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Japanese have organ transplants in China
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At least 17 Japanese have received organ transplants in China since such surgery was banned for foreigners in 2007, according to a Japanese news agency.

The operations were mostly kidney and liver transplants and the patients were aged between 50 and 65, Japan's Kyoto News said, citing an unnamed official with a non-profit organ transplant organization in Japan.

The Japanese patients spent an average of about 595,000 yuan (US$87,000) each for their operations at an unidentified hospital in Guangzhou, capital of southern China's Guangdong Province, the report said. The patients received treatment in the hospital for up to 20 days, the report said.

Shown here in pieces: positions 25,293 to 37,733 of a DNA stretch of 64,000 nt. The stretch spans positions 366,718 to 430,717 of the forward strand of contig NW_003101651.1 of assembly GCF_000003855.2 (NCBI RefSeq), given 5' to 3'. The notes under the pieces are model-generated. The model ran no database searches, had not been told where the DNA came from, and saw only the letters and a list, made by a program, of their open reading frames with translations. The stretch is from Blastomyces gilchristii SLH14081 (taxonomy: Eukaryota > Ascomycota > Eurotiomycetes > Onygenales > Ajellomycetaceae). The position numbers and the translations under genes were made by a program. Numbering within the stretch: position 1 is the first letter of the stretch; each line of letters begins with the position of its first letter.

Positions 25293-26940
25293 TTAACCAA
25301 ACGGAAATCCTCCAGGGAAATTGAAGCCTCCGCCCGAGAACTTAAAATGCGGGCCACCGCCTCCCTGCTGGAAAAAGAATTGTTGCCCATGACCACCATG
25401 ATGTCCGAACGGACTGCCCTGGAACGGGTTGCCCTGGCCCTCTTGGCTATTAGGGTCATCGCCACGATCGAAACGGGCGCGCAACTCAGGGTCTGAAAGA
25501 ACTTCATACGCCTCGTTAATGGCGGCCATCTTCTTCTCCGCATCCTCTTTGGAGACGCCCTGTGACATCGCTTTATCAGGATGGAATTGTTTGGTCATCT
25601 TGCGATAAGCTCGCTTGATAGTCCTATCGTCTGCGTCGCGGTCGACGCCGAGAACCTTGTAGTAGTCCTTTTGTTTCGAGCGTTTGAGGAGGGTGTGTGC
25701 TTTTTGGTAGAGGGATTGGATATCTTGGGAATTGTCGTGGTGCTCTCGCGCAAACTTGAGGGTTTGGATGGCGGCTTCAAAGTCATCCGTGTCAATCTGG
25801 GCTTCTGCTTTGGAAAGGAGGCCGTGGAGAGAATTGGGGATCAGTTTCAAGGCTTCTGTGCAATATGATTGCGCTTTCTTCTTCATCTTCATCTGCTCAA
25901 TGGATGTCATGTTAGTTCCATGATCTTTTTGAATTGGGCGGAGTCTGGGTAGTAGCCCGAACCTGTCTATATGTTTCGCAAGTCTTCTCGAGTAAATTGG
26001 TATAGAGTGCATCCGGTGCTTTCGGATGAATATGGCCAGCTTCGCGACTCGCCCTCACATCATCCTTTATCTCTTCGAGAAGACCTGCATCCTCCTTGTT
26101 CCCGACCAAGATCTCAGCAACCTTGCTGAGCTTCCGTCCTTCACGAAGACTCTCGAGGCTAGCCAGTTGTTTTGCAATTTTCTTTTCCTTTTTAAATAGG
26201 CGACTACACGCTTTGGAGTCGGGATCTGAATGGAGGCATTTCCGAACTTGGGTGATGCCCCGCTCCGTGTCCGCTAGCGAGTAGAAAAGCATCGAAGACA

The money covered fees to the hospital and doctors as well as traveling and accommodation costs in China, according to the news agency.

Some patients were admitted to hospital under Chinese names as requested by the hospital, Kyoto said. Most of the organs they received were probably from executed prisoners, the report said.

The Japanese official denied it was organ trade as none of the patients had paid their organ donors and no introduction charges were paid.

The report added that no Japanese had had such surgery since the Beijing Olympics last August because of "international pressure."

China banned the trade in human organs in May 2007, and prescribed that foreigners were not allowed organ transplants in China to protect limited resources.

China is the world's second-largest transplant nation after the United States, with about 5,000 operations performed in the country each year.

(Shanghai Daily February 9, 2009)

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